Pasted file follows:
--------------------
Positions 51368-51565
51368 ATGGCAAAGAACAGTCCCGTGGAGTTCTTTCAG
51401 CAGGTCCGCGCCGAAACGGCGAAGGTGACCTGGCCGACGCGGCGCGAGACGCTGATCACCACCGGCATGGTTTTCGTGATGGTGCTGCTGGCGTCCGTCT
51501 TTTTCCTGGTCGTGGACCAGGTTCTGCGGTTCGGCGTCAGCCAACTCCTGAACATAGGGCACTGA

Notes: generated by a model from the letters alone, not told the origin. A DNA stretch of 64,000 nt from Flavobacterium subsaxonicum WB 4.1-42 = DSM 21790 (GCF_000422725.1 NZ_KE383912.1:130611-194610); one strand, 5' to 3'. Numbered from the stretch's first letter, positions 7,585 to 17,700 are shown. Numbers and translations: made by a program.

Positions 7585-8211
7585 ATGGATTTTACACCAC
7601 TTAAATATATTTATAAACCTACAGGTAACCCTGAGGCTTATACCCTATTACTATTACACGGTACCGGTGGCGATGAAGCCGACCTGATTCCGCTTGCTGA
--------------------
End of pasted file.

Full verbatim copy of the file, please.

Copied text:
Positions 51368-51565
51368 ATGGCAAAGAACAGTCCCGTGGAGTTCTTTCAG
51401 CAGGTCCGCGCCGAAACGGCGAAGGTGACCTGGCCGACGCGGCGCGAGACGCTGATCACCACCGGCATGGTTTTCGTGATGGTGCTGCTGGCGTCCGTCT
51501 TTTTCCTGGTCGTGGACCAGGTTCTGCGGTTCGGCGTCAGCCAACTCCTGAACATAGGGCACTGA

Notes: generated by a model from the letters alone, not told the origin. A DNA stretch of 64,000 nt from Flavobacterium subsaxonicum WB 4.1-42 = DSM 21790 (GCF_000422725.1 NZ_KE383912.1:130611-194610); one strand, 5' to 3'. Numbered from the stretch's first letter, positions 7,585 to 17,700 are shown. Numbers and translations: made by a program.

Positions 7585-8211
7585 ATGGATTTTACACCAC
7601 TTAAATATATTTATAAACCTACAGGTAACCCTGAGGCTTATACCCTATTACTATTACACGGTACCGGTGGCGATGAAGCCGACCTGATTCCGCTTGCTGA